G. Wilson Knight

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For other people of the same name, see George Knight (disambiguation).

George Richard Wilson Knight (1897–1985) was an English literary critic and academic, known particularly for his interpretation of mythic content in literature, and his essays The Wheel of Fire on Shakespeare's drama. He was also an actor and theatrical director, and considered an outstanding lecturer.


He was educated at Dean Close School and Dulwich College[1] and, after serving as a dispatch rider in World War I in Iraq, India and Persia.[2] At St Edmund Hall, Oxford, he went into teaching. From 1923 to 1931 he taught at Hawtreys, Westgate-on-Sea and at Dean Close School, Cheltenham.[2] His first academic post was at Trinity College, Toronto in 1931. He taught at Stowe School from 1941 to 1946. In 1946 he became a Reader in English Literature at the University of Leeds. He remained at Leeds as Professor of English Literature from 1956 until his retirement in 1962.

At Toronto he produced and acted in the main Shakespearian tragedies at Hart House Theatre. Among his other productions are Hamlet at the Rudolf Steiner Theatre, London in 1935; This Sceptred Isle at the Westminster Theatre London in 1941; and at Leeds the Agamemnon of Aeschylus in 1946; Racine's Athalie in 1947; and Timon of Athens in 1948.[2]

The classical scholar William Francis Jackson Knight (1895–1964), of whom he wrote a biography, was his brother.


  • Myth and Miracle: an Essay on the Mystic Symbolism of Shakespeare (1929)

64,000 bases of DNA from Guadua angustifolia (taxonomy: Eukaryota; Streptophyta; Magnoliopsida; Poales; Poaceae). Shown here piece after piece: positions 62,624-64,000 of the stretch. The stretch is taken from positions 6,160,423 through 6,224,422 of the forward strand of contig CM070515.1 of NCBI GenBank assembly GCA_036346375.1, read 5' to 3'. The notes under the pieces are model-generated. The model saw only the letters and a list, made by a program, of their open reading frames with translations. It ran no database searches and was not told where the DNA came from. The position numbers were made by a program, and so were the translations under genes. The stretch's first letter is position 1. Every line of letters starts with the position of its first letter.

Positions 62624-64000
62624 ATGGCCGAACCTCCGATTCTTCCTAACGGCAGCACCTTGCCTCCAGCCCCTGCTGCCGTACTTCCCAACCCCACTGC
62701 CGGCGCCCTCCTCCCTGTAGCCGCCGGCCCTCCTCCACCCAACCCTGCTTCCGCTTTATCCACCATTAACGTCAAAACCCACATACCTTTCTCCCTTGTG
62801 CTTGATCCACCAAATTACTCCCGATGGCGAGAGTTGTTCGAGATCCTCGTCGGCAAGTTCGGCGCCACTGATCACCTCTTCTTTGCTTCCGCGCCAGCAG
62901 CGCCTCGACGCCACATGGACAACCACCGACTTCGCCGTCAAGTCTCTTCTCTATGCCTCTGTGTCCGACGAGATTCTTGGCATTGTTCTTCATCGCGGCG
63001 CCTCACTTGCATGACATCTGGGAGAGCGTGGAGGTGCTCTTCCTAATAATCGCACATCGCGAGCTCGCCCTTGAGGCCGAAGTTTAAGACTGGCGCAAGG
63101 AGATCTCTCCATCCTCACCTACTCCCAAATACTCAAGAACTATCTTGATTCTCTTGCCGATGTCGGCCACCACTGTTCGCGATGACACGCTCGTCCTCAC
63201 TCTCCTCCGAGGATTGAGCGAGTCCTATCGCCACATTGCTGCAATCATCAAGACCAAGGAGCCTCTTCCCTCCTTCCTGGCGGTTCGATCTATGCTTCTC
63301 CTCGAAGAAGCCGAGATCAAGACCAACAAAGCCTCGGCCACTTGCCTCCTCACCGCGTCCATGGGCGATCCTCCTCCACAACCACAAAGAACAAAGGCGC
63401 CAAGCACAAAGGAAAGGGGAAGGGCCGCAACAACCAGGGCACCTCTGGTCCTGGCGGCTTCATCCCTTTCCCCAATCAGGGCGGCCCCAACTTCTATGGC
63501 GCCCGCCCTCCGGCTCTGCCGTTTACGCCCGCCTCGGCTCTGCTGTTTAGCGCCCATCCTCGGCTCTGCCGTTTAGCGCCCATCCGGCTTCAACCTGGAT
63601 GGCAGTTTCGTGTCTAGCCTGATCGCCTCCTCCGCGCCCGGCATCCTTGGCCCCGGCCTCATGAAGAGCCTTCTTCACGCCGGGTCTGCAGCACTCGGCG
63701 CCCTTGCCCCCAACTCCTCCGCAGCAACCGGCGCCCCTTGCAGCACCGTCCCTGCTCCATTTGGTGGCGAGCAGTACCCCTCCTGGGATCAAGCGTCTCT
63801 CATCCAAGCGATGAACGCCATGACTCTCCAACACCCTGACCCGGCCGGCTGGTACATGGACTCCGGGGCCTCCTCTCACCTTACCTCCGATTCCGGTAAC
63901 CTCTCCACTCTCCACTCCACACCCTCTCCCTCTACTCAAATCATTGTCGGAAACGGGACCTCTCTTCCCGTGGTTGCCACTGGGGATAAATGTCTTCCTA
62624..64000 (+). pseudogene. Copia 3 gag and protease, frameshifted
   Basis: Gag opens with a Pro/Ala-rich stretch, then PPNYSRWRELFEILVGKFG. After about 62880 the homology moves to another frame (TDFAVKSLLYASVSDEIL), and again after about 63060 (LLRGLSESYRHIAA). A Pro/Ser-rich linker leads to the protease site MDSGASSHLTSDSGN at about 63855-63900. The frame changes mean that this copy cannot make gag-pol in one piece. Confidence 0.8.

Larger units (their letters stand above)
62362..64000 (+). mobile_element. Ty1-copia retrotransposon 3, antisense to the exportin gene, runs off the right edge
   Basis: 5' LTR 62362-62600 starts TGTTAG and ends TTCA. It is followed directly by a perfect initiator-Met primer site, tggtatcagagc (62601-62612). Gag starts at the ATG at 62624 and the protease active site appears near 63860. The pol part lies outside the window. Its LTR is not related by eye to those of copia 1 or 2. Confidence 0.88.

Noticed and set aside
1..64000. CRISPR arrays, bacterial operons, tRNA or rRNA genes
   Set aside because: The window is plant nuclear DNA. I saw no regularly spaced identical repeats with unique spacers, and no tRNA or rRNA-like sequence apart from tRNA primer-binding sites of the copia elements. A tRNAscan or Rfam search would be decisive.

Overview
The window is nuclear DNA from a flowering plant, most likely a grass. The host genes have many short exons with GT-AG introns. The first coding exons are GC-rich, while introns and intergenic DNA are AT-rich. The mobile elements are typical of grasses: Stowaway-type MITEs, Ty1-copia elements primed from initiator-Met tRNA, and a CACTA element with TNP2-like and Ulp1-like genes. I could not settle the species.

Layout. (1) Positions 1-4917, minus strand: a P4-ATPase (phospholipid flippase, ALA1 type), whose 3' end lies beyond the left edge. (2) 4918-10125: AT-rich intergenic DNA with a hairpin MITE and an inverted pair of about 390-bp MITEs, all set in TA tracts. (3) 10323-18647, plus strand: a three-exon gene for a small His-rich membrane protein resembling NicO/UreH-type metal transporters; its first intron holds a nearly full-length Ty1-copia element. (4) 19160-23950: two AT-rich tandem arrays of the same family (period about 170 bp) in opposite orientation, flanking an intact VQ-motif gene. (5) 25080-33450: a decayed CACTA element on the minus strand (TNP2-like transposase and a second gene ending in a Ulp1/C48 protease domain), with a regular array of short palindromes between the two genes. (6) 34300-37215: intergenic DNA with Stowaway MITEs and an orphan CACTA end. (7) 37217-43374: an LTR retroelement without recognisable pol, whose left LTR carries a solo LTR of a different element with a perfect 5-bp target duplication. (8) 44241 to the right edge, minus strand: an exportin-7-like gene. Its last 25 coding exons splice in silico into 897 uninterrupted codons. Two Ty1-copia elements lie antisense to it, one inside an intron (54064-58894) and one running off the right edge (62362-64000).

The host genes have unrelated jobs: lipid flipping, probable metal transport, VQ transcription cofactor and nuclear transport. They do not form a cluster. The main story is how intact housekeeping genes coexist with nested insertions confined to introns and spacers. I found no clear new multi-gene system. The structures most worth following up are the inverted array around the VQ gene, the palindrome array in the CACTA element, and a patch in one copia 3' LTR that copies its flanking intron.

• The Wheel of Fire, Interpretations of Shakespearian Tragedy (1930)
  • The Imperial Theme (1931)
  • The Shakespearian Tempest (1932)
  • The Christian Renaissance, with interpretations of Dante, Shakespeare, and Goethe, and a note on T. S. Eliot (1933)
  • Shakespeare and Tolstoy (1934)
  • Principles of Shakespeare's Production (1936)
  • Atlantic Crossing: an Autobiographical Design (1936)
  • The Burning Oracle, Studies in the Poetry of Action (1939)
  • The Sceptred Isle: Shakespeare's Message for England at War (1940)
  • The Starlit Dome: studies in the Poetry of Vision (1941)
  • Chariot of Wrath: the Message of John Milton to Democracy at War (1942)
  • The Olive and the Sword: a Study of England's Shakespeare (1944)
  • The Dynasty of Stowe (1945)
  • Hiroshima, on Prophecy and the sun-bomb (1946)
  • The Crown of Life: Essays in Interpretation of Shakespeare's Final Plays (1946)
  • Christ and Nietzsche: an Essay in Poetic Wisdom (1948)
  • The Imperial Theme: Further Interpretations of Shakespeare's Tragedies, including the Roman Plays (1951)
  • Lord Byron: Christian Virtues (1952)
  • Byron's Dramatic Prose (1953)
  • The Last of the Incas, a Play on the Conquest of Peru (1954)
  • Laureate of Peace: on the Genius of Alexander Pope (1954)
  • The Mutual Flame: on Shakespeare's Sonnets and The Phoenix and the Turtle (1955)
  • Lord Byron's Marriage: The Evidence of Asterisks (1957)
  • The Sovereign Flower: on Shakespeare as the poet of Royalism (1958)
  • Ibsen (1962)
  • The Golden Labyrinth: a Study of British Drama (1962)
  • Byron and Hamlet (1962)
  • The Saturnian Quest: a Chart of the Prose Works of John Cowper Powys (1964)
  • Byron and Shakespeare (1966)
  • Gold-Dust, with Other Poetry (1968)
  • Shakespeare and Religion: Essays of Forty Years
  • Neglected Powers: Essays on 19th and 20th Century Literature (1971)
  • Jackson Knight: a Biography (1975)
  • Virgil and Shakespeare (1977)
  • Shakespeare's Dramatic Challenge: on the Rise of Shakespeare's Tragic Heroes (1977)
  • Symbol of Man: on Body-soul for Stage and Studio (1979)
  • Shakespearian Dimensions (1984)
  • Visions and Vices: Essays on John Cowper Powys (1989)

See also[edit]


  1. ^ Hodges, S, (1981), God's Gift: A Living History of Dulwich College, pages 87, (Heinemann: London)
  2. ^ a b c G. Wilson Knight, Principles of Shakespearian Production, Pelican Books, 1949, back cover text

External links[edit]